My granny’s account of the Day MLK died

My paternal grandmother is 85 years old. She came up in a time where law enforcement sprayed protesters with high powered hoses, beat them mercilessly and used trained German Shepherds to attack them. Today, we reflected on the racial injustices, the killings of the Dallas officers and all things in between. She told me about the day Dr. King was murdered in Memphis, our hometown. She remembered it like yesterday. She owned a bodega called The Sundry. She couldn’t get bank loans to open the store because she was Black, but she saved up to start her own business. On April 4, 1968 a terrified woman ran into her store. She was sweaty and out of breathe and she’d just told my grandmother that “they” shot Dr. King over at the Lorraine Motel!

Memphis was about to riot. Civil war had began in the streets. The beacon of hope for Black folk had been killed and WE WERE PISSED! Grandma closed her store and went to safety. Back then, there were no cell phones so all she could do was hope that her 6 teenage children were safe. Memphis burned that night. People lamented over the assassination of Dr. King.

The next day Grandma went to her store to find the windows broken and items looted. She was able to salvage her investment.

When I asked her how she felt about that. She said, “The young people were mad. Just like they are now. These things will happen when people are tired and angry and hurting.”

Today, Racial tensions are at an all time high! The privileged have been hit. The disenfranchised have been hit. Innocent people, both Black, Brown & White have been murdered because of the color of their skin. The attacks on White officers have given the majority a small glimpse of what the minority feels everytime a Black person is killed at the hands of law enforcement. That sh*t stings doesn’t it? I mean, to see a person that could be your dad, uncle, brother, son killed for NO REASON makes it all seem so real. I’m able to hurt for them because I know the pain.

Everyone is in pain. Be careful out there everyone. Now is the time listen more, empathize with your neighbor. Give LOVE. Give love away today please.
Miss Naja

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** FILE ** A 17-year-old civil rights demonstrator, defying an anti-parade ordinance in Birmingham, Ala., is attacked by a police dog in this May 3, 1963 file photo. On the afternoon of May 4, 1963, during a meeting at the White House with members of a political group, President Kennedy discussed the photo which had appeared on the front page of that days New York Times. The John F. Kennedy Library and Museum in Boston released the tape, which was captured on the White House recording system, to coincide with Martin Luther King Day Monday.  (AP Photo/Bill Hudson, File) MAMD101  (BILL HUDSON / The Associated Press)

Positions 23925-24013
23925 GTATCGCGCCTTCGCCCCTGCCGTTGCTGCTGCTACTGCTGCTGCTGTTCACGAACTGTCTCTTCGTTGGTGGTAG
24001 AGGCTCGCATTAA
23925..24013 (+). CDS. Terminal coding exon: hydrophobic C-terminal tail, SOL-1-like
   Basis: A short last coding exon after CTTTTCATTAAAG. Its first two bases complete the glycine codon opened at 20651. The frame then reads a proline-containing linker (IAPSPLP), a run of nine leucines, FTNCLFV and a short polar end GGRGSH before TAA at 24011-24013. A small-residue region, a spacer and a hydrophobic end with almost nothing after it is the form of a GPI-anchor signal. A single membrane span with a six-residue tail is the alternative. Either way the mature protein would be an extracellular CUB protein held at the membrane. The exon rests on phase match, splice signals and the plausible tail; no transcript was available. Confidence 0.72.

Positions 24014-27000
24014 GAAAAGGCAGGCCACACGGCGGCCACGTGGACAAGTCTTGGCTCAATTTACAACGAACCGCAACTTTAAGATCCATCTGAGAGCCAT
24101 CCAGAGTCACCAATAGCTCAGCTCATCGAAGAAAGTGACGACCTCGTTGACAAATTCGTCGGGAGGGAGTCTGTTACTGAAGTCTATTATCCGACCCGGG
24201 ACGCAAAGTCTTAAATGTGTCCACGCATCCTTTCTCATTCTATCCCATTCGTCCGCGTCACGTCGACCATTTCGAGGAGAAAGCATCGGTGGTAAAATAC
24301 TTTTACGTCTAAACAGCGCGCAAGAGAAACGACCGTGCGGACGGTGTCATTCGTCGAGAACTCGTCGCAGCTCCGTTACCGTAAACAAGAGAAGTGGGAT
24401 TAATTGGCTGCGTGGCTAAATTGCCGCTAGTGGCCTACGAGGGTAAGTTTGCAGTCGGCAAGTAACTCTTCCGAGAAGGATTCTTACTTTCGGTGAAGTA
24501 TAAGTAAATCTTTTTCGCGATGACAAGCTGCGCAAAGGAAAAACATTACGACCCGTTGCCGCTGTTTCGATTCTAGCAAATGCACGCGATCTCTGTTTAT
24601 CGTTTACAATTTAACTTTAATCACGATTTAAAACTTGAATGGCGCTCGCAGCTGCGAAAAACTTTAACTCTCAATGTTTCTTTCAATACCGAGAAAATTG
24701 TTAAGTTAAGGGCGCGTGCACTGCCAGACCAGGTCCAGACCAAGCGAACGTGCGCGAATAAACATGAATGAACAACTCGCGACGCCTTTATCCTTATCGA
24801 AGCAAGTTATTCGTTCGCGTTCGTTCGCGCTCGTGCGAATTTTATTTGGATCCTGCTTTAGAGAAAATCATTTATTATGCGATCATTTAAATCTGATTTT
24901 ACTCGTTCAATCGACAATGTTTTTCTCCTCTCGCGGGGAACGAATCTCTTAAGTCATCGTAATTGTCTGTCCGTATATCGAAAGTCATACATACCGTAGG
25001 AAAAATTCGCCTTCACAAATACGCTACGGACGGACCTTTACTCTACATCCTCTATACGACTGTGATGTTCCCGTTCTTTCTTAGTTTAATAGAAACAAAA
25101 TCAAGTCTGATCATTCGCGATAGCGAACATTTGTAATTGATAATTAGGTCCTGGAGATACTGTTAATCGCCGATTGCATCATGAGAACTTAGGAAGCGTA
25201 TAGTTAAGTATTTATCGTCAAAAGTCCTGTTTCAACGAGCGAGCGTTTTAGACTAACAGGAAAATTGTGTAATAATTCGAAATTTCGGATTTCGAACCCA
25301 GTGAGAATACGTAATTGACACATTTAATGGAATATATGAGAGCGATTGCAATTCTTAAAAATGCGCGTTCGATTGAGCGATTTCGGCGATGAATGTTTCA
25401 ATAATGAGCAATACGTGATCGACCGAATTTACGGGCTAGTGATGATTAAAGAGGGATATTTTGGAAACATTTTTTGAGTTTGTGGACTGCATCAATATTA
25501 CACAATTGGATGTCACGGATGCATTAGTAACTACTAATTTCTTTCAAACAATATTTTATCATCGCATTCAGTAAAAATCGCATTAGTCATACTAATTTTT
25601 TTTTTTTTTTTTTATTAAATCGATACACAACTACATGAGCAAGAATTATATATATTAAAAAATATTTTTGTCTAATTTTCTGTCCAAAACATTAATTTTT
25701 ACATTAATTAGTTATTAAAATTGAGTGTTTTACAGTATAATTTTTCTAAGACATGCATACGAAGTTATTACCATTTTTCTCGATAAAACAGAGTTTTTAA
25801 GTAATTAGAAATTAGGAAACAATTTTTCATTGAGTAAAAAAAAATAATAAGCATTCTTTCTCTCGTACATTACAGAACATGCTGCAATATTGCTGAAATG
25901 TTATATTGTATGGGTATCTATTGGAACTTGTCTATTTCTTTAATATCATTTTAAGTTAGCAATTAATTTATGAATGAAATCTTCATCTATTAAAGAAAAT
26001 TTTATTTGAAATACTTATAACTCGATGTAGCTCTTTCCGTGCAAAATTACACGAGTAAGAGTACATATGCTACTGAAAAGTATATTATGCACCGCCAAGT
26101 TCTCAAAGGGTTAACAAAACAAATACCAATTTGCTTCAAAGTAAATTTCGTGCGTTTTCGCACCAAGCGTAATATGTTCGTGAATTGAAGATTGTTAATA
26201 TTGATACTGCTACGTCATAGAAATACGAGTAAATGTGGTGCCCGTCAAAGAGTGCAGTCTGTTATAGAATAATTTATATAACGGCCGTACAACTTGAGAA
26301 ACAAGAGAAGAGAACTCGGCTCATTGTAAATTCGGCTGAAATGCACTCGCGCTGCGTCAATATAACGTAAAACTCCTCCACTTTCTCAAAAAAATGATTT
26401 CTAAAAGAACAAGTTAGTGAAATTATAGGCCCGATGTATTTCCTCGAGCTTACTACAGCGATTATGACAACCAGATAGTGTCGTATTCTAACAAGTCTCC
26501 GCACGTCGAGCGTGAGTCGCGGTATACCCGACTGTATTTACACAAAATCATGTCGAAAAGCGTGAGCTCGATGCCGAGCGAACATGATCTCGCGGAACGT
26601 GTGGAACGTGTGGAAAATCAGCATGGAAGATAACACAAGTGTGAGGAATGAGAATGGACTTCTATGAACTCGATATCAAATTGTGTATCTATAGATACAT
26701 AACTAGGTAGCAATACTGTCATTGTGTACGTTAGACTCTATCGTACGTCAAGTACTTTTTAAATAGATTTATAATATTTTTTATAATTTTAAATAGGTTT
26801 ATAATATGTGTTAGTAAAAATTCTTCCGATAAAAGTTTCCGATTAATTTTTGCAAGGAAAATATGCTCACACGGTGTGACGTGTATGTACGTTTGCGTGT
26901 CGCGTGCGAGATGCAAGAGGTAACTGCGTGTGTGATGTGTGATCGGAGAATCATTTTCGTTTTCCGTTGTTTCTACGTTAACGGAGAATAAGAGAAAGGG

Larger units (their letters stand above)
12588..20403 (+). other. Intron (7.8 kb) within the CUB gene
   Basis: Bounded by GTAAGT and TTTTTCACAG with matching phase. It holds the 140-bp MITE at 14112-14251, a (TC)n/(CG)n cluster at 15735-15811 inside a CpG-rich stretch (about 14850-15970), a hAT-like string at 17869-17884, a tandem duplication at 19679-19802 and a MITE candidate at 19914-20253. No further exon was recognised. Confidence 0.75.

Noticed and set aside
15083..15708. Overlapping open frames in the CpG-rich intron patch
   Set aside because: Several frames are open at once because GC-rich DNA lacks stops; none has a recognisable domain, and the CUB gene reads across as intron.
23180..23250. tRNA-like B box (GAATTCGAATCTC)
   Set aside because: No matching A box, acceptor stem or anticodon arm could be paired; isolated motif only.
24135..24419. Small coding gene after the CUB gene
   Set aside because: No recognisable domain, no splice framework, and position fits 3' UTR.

** FILE ** A 17-year-old civil rights demonstrator, defying an anti-parade ordinance in Birmingham, Ala., is attacked by a police dog in this May 3, 1963 file photo. On the afternoon of May 4, 1963, during a meeting at the White House with members of a political group, President Kennedy discussed the photo which had appeared on the front page of that days New York Times. The John F. Kennedy Library and Museum in Boston released the tape, which was captured on the White House recording system, to coincide with Martin Luther King Day Monday. (AP Photo/Bill Hudson, File)
MAMD101
(BILL HUDSON / The Associated Press)

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TENNESSEE, UNITED STATES - APRIL 04:  Civil rights leader Andrew Young (L) and others standing on balcony of Lorraine motel pointing in direction of assailant after assassination of civil rights leader Dr. Martin Luther King, Jr., who is lying at their feet.  (Photo by Joseph Louw/The LIFE Images Collection/Getty Images)

TENNESSEE, UNITED STATES – APRIL 04: Civil rights leader Andrew Young (L) and others standing on balcony of Lorraine motel pointing in direction of assailant after assassination of civil rights leader Dr. Martin Luther King, Jr., who is lying at their feet. (Photo by Joseph Louw/The LIFE Images Collection/Getty Images)

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If you’re ever in Memphis, please visit the National Civil Rights Museum. The place of Dr. King’s assassination has been turned into a museum that commemorates the African American experience. I can guarantee that you’ll never be the same!

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